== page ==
Two main strands of exceptionalist thought have influenced U.S. foreign policy. One is that of the United States as an exemplar nation, as reflected in ideas such as the "city upon a hill," nonentangling alliances, "anti-imperialism," "isolationism," and "Fortress America." The other, often more dominant strand is that of the missionary nation, as represented by the ideas of "manifest destiny," "imperialism,"

    "internationalism," "leader of the free world," "modernization theory," and the "new world order." Both strands have been present throughout the history of U.S. foreign relations.

    The Roots of Exceptionalism

    The idea of America as an exceptional entity dates back to colonial times. Its roots can be found in the thought of Puritan settlers who regarded the North American continent as a promised land where a new Canaan could be built as a model for the rest of the world. The earliest expression of this belief that continues to live on in American public memory comes from John Winthrop, a Puritan leader and first governor of the Massachusetts Bay colony. Winthrop delivered a lay sermon aboard the Arbella, during its passage to New England in 1630, in which he declared that his fellow settlers "must Consider that wee shall be as a Citty upon a Hill, the eies of all people are upon us." Winthrop's words were circulated in manuscript form and have since become one of the main formative texts of American self-identity and meaning. Inherent in this notion of the city on a hill is the belief that the American colonists, and those who have followed them, were uniquely blessed by God to pursue His work on Earth and to establish a society that would provide this beacon for the betterment of all humankind.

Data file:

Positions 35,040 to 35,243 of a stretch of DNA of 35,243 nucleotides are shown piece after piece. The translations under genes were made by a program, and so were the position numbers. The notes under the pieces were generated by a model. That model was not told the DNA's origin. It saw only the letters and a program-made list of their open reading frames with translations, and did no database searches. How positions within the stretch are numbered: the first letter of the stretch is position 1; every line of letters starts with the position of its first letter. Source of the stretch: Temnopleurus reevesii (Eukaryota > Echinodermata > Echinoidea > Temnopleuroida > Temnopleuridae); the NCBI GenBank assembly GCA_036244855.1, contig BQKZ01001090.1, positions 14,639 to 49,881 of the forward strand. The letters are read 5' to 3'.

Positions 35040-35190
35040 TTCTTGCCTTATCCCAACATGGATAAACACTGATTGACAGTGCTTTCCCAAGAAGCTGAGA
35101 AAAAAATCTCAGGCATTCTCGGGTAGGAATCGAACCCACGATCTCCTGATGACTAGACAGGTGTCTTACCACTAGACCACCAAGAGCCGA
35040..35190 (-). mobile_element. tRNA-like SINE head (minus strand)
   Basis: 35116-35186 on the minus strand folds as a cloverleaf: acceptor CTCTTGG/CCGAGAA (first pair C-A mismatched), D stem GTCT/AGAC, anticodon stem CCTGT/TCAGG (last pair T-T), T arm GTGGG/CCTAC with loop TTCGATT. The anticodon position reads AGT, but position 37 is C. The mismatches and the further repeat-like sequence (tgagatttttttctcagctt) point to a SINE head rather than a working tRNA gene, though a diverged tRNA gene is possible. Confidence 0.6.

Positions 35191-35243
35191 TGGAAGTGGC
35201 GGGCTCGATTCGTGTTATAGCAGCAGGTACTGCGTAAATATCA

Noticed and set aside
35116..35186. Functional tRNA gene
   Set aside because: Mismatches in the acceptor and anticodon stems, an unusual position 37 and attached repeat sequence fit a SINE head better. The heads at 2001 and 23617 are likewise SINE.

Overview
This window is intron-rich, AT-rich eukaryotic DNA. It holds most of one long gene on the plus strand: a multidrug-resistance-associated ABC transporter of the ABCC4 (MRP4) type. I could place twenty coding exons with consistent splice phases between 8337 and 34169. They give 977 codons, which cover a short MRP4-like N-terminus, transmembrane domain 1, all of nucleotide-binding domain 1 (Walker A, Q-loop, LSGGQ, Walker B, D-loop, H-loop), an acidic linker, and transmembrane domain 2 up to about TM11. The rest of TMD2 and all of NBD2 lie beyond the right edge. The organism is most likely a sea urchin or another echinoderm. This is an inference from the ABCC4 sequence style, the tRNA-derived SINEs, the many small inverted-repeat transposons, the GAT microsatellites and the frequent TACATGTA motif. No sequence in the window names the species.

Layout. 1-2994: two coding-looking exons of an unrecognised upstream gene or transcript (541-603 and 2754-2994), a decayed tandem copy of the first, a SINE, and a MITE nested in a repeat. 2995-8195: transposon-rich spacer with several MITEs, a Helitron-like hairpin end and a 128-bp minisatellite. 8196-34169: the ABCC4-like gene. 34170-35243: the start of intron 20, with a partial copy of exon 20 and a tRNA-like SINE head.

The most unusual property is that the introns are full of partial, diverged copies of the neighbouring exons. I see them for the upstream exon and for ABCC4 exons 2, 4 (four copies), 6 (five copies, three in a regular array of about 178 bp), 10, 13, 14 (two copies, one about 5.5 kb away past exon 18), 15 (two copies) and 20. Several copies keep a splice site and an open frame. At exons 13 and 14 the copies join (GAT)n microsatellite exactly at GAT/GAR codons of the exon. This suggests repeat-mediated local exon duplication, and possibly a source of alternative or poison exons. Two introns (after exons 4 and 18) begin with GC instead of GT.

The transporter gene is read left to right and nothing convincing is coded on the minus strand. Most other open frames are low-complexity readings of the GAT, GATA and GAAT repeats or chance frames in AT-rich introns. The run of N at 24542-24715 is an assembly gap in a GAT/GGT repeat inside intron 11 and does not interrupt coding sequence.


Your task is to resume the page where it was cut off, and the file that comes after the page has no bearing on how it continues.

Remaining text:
American exceptionalism, however, has not only religious but also secular roots. The American Revolution and the formative years of the new Republic reinforced the idea that the United States was a chosen nation which would be an experiment in human society. In his influential revolutionary pamphlet Common Sense (1776), Thomas Paine argued that it was America's separateness and difference from the Old World that demanded its independence. Paine saw America as a special land where humankind could "begin the world over again" by establishing a political society built on new, progressive ideas. The framers of the Constitution built on this idea in 1787. Theirs was to be an ambitious political experiment. The United States would be a society based on a republican system of government ensuring the preservation of certain individual rights. Although they were relatively pessimistic about its chances, the framers' greatest hope was that the constitutional framework they had created would allow the United States to develop over time into the most perfect republican society in the world. The geographic isolation of the American continent from Europe seemed to offer hope that the United States could protect itself from falling prey to the degenerative nature of the Old World. As Thomas Jefferson observed in his First Inaugural Address (March 1801), the United States was "kindly separated by nature and a wide ocean from the exterminating havoc of one quarter of the globe; too high-minded to endure the degradations of others." Jefferson and others did not suggest that Americans would be immune from temptation, but they did indicate that, with eternal vigilance, the United States could be prevented from succumbing to the same vices that had destroyed other great nations.